CPB in the 1970s, China abandoned it entirely in 1989, instead cultivating ties with
SLORC. Thailand also stopped supporting Burma’s anti-communist rebels,
seeking instead to transform “battlefields into marketplaces”.54 ASEAN likewise
pursued “constructive engagement” with SLORC.
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This shift strengthened SLORC against opposition groups in three ways. First,
neighbouring states pushed insurgents to sign ceasefires. Second, the state was
rescued from near-bankruptcy by an influx of foreign investment and trade deals
in logging, fisheries, and mining, with rents now flowing to the regime rather
than rebels. Foreign investment boomed from $58 m in 1990 – 1991 to $800 m
by 1996– 1997, much of which went to military linked firms.55 Hardwood
timber exports alone earned $160 m annually from 1988– 1995.56 Thai loggers
also built roads through the borderlands, facilitating military penetration.57
Third, the regime evaded the Western arms embargo, importing over $2 bn of predominantly Chinese weaponry with assistance from Singaporean banks.58
These developments stabilized the regime, boosted the ceasefire drive, and
gave SLORC the confidence to convene the first NC, since “the conditions for
peace and stability improved . . . [and] national unity had been built to a certain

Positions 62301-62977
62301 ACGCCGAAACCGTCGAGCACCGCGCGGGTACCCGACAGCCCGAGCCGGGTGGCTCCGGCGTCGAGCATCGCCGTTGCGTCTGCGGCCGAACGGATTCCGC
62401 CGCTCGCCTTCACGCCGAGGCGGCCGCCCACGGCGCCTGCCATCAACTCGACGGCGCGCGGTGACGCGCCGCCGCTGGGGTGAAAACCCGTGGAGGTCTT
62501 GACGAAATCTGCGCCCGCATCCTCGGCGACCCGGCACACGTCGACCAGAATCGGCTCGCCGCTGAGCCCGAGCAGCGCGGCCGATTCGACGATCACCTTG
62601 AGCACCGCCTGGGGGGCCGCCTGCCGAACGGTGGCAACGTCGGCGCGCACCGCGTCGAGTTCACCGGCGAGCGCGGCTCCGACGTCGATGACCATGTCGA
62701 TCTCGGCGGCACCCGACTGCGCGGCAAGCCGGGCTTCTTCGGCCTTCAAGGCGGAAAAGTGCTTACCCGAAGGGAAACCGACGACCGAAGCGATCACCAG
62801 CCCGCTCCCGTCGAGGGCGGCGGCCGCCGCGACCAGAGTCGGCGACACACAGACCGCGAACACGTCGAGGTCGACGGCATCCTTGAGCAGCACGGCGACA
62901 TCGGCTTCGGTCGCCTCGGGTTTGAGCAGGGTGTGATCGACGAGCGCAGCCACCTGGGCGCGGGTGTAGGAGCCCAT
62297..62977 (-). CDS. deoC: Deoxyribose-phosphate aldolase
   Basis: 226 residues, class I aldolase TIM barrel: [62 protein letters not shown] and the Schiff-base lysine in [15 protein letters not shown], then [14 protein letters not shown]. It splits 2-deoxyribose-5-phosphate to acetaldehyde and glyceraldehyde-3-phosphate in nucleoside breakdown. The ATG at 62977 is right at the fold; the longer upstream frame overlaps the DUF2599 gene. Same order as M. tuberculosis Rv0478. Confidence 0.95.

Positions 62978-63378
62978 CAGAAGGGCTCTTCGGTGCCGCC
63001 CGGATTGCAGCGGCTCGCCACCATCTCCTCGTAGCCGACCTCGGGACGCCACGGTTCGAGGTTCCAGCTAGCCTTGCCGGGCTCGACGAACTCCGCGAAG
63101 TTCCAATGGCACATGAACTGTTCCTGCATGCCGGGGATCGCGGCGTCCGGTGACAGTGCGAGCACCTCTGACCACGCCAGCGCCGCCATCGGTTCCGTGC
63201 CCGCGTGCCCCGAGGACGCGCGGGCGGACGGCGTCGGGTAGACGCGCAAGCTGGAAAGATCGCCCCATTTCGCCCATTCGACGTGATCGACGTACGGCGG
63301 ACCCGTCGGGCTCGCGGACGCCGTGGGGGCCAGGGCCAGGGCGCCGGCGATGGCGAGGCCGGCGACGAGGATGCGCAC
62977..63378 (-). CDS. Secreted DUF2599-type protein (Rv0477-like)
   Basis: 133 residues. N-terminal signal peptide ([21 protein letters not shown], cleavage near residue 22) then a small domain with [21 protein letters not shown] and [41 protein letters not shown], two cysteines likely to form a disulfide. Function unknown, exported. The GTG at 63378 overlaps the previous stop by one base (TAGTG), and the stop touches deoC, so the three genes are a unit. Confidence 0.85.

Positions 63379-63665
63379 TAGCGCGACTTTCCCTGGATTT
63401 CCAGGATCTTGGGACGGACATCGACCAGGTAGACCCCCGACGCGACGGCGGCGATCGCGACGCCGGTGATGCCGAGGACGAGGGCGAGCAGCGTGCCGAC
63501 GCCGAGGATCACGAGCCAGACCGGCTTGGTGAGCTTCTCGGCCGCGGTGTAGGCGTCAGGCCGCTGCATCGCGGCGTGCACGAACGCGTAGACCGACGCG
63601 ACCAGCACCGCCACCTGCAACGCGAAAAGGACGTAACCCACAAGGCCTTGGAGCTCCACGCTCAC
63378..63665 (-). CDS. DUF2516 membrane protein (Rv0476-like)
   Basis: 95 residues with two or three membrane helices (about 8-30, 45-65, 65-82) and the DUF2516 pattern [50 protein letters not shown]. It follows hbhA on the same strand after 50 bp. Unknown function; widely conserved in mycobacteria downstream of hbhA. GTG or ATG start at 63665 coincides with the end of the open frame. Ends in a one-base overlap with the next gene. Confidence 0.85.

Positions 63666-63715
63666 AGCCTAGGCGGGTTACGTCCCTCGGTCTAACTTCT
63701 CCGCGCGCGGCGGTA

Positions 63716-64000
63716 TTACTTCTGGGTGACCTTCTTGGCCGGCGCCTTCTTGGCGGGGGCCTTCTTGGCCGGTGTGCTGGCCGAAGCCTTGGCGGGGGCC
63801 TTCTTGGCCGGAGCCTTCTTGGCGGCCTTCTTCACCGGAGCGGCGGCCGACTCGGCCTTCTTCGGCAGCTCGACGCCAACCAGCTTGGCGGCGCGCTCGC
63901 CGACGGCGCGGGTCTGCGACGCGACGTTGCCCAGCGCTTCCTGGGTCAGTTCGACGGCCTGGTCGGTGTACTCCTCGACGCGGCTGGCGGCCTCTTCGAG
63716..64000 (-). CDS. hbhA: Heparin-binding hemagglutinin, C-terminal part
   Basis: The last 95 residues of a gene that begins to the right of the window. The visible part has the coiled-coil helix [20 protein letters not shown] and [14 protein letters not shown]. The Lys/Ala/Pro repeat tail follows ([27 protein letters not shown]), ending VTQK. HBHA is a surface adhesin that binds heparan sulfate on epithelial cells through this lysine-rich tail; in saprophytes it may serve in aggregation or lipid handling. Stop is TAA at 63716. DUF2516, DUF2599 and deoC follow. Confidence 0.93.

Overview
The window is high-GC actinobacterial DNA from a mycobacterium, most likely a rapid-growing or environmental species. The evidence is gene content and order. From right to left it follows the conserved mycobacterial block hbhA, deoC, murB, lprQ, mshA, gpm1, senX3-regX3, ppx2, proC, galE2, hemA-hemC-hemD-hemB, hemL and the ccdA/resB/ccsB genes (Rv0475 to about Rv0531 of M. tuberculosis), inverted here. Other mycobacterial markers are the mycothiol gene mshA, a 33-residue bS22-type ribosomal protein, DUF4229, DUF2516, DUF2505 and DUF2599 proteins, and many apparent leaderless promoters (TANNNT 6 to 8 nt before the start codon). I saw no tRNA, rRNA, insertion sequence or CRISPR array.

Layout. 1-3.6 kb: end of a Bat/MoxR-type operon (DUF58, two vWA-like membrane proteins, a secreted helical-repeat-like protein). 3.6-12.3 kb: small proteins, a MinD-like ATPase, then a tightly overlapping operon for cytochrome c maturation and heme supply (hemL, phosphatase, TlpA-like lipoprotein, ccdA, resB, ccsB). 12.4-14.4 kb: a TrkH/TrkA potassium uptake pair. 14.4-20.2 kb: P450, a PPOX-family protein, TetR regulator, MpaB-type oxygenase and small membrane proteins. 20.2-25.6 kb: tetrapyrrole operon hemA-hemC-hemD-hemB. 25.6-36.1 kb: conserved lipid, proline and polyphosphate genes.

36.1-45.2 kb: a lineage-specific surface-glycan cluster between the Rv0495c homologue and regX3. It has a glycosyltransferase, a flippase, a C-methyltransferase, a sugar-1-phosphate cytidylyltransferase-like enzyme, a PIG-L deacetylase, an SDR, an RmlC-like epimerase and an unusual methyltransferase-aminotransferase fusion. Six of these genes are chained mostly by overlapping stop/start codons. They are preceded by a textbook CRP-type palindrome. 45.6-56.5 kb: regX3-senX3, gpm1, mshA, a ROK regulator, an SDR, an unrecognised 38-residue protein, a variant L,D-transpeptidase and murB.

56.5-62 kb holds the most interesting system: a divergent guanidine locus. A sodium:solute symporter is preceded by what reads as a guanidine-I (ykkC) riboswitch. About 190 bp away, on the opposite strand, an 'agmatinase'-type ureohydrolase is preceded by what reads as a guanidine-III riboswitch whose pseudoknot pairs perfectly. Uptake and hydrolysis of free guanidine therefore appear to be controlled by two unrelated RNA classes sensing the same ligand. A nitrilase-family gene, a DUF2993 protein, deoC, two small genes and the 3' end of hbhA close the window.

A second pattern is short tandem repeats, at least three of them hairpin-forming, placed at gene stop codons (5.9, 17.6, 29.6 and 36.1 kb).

extent”.59 However, SLORC was still too weak to impose its preferred settlement.
The NLD resisted and, more importantly, some key ceasefire groups, like the
Kachin Independence Organization (KIO), boycotted the NC. Others protested
the limited autonomy provisions being offered; and still others remained in
armed rebellion. The army lacked sufficient strength to impose its preferences
without risking renewed armed conflict. How did the Tatmadaw surmount these
challenges?
Coercion, ceasefire capitalism, and centralization
Part of the answer is coercion, enabled by the transformed political economy
context. Using newly available resources, SLORC doubled the army’s size and
built a powerful military intelligence apparatus that penetrated most opposition
groups.60 Having already incarcerated many pro-democracy activists, SLORC
repressed the NLD after its NC boycott, provoking mass defections and the
closure of all its offices outside the capital. By the early 2000s, the pro-democracy
movement had largely been “crushed”, with only Western backing enabling its survival.61 Military penetration of the borderlands also increased sharply. The
expanded army was able to establish garrisons in ceasefire groups’ territory, shifting from seasonal counter-insurgency campaigns to permanently hold territory.
The regime thereby captured rebel groups’ natural resource bases and forcibly relocated their supporters, while the state was enabled to “tax, monitor and micromanage the populace”.62 The Tatmadaw also exploited rebel divisions, co-opting
splinter groups to fight their former comrades.
However, also important was the co-optation of borderland elites and the
centralization of politico-economic power through “ceasefire capitalism”.
Ethnic-minority rebels largely signed ceasefires out of war weariness, poverty,
and a desire for development. Accordingly, their subsequent incorporation into a
national system of rule was primarily pursued through economic means: development spending; joint business ventures; and the re-routing of economic flows to
benefit the regime. As one junta leader explains, these strategies sought “to
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14
L. Jones
enhance the centripetal forces holding the country together by . . . nullify[ing] the